How To Be Cool

DSC06854.JPGAdvertising-types and media-types met up with extreme-sports-types this week in San Diego for a roundtable discussion titled, “What Youth Brands Can Learn From The Action Sports World.” The discussion was hosted by Y-Pulse and moderated by Y-Pulse publisher Anastasia Goodstein.

We usually recoil from these types of things, but Gregg Witt, managing partner for Premise, a San Diego based “immersive marketing agency” is a nice guy — nice enough to answer a few of our dumb questions about youth, media and marketing. So here goes:

Q: Isn’t the trick behind attracting youth buyers simply having good products that aren’t prohibitively expensive?

A: Not exactly. Price is always a driving factor and good product essential, but the power of a relevant brand experience that consumers subscribe to on a personal level still holds the utmost importance with today’s youth. Good product design and a brand that immerses itself in the hearts and minds of their loyalists can be priced high or low. It is their positioning and story that attracts the buyer. As an example American Apparel is definitely on the “cool” list among young adults and the product is quite affordable, while many of the higher priced “boutique” apparel line prices such as Modern Amusement or Insight are still priced at a premium their limited edition/artistic appeal continues to sell product. And of course there are also distinct differences between male and female “young adults.” Price becomes much less of a factor with young women who find a piece of clothing that “fits: and the iPod is not cheap either.

Q: How should advertisers deal with the fact that kids can see through ads directed at them?

A: Start from the inside-out when developing ad or other promotional campaigns. Kids see through advertising because of its lack of authenticity and their 24/7 media consumption overload provides them with relevant alternatives. We all need to step out of our bubble and stay engaged. Take the time to really know and listen to the influentials who drive demand for the product, and really involve them in your campaigns. This generation widely accepts media and see right through brands or products that are not true to their core audience and cultures. But honest, direct approaches have the highest success rates. While focus groups can be effective, there is no substitute for sustained brand immersion.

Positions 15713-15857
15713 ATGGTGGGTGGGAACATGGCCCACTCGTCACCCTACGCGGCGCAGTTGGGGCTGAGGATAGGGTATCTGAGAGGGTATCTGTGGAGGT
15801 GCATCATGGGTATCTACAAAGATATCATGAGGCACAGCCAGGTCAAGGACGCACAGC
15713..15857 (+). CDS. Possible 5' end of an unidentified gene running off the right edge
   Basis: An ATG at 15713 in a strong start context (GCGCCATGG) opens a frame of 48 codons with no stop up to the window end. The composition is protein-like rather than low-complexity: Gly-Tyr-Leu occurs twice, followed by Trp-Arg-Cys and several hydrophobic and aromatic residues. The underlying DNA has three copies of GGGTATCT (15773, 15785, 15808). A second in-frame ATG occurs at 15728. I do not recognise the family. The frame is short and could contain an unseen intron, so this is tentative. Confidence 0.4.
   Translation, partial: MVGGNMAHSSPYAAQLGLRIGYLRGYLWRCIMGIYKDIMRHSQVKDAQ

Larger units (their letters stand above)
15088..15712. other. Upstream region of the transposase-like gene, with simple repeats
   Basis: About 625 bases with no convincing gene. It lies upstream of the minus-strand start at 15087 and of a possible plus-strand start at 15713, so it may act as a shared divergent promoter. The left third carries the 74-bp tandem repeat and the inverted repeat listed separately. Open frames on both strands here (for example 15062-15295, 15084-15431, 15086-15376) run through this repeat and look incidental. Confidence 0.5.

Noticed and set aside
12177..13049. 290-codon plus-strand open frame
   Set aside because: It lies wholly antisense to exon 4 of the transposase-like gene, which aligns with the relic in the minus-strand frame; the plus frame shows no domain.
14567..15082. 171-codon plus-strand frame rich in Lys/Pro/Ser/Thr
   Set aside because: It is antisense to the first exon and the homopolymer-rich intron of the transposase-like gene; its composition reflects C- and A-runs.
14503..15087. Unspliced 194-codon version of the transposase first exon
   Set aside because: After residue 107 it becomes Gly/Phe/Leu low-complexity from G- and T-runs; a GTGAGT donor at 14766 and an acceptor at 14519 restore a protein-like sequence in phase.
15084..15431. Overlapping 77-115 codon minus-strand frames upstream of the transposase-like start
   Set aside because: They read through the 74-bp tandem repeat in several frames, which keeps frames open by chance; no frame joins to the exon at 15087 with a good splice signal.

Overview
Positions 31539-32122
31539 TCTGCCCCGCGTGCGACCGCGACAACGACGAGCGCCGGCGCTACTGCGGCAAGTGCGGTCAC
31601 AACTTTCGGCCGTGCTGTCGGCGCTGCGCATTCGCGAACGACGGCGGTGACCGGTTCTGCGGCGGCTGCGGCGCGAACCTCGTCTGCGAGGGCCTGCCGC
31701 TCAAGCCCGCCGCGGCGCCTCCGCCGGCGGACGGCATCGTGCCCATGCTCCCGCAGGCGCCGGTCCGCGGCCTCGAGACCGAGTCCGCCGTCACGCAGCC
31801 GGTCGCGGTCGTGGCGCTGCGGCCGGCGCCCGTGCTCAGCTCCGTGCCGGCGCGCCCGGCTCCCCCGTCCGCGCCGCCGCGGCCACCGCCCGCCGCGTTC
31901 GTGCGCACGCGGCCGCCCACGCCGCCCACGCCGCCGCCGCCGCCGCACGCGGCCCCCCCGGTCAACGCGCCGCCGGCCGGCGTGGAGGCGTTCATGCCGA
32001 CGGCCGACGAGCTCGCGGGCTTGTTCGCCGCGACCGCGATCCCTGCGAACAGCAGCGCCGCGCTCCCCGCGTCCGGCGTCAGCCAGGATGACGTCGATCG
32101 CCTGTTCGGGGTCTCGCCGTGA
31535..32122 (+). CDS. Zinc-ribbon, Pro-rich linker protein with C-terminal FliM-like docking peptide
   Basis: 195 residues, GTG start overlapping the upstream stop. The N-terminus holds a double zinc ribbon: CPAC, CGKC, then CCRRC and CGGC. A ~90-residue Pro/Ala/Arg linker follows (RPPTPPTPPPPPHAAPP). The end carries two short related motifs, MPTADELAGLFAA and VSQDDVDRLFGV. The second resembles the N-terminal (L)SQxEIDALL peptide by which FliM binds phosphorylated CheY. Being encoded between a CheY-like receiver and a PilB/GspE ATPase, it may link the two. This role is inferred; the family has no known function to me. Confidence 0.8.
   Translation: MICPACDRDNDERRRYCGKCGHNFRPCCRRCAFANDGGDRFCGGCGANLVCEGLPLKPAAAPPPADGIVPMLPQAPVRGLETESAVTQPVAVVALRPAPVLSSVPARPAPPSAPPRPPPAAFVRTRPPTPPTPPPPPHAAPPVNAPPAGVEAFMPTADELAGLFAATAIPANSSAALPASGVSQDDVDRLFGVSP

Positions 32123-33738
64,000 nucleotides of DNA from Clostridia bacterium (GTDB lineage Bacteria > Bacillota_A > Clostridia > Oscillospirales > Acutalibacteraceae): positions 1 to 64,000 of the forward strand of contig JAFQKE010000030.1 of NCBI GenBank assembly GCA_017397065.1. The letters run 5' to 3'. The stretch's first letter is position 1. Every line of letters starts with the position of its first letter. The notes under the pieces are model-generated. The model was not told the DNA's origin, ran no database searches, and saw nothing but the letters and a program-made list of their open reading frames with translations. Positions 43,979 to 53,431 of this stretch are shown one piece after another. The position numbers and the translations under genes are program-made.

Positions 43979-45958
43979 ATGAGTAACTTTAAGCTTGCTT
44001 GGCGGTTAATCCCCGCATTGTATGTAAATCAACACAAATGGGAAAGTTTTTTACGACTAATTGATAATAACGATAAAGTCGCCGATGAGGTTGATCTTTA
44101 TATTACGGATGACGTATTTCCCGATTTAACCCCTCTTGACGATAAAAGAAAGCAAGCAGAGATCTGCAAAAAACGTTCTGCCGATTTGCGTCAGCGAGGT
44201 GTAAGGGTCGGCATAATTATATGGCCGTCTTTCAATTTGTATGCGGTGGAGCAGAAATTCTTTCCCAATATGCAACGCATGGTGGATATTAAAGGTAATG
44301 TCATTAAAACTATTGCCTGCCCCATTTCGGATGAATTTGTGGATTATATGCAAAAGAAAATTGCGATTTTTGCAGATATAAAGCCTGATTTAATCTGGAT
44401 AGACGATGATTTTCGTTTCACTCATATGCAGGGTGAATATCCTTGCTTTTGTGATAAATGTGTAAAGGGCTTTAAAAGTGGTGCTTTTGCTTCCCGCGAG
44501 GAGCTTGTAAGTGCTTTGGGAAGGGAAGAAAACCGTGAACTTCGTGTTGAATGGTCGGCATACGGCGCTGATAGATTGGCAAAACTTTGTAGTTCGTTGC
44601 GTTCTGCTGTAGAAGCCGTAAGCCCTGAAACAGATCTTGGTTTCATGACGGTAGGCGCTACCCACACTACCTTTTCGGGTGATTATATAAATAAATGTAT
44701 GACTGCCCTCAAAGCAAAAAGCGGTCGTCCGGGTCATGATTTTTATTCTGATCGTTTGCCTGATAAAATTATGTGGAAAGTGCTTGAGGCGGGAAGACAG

Q: Musicians are sometimes reluctant to endorse products for fear they’ll be seen as having “sold out.” Why isn’t the same true for athletes?

A: Actually for many athletes the same is true. But I do agree, musicians do tend to limit or focus endorsements on items they use or like to wear and they tend to be more subtle, not wanting to be perceived as a “stage banner.” And yes, obviously many athletes are known to seek shameless brand endorsements to fulfill their dreams and fatten their bank accounts. Yet it also differs significantly between each sport and the culture surrounding it. Ultimately I think a key defining difference is between the art of (musicians) and game of (traditional sports) but in a lot of cases the two are totally intertwined. For example more individual oriented action sports athletes are equal to or even more concerned about being perceived as a “sell out” for they might be let go from their endemic product sponsors. I’m pretty sure Fender won’t stop providing guitars to the front man of a popular band if he or she chooses to endorse Target. But many of the most prestigious action sports athletes face the possibility of getting fired the next day if they do.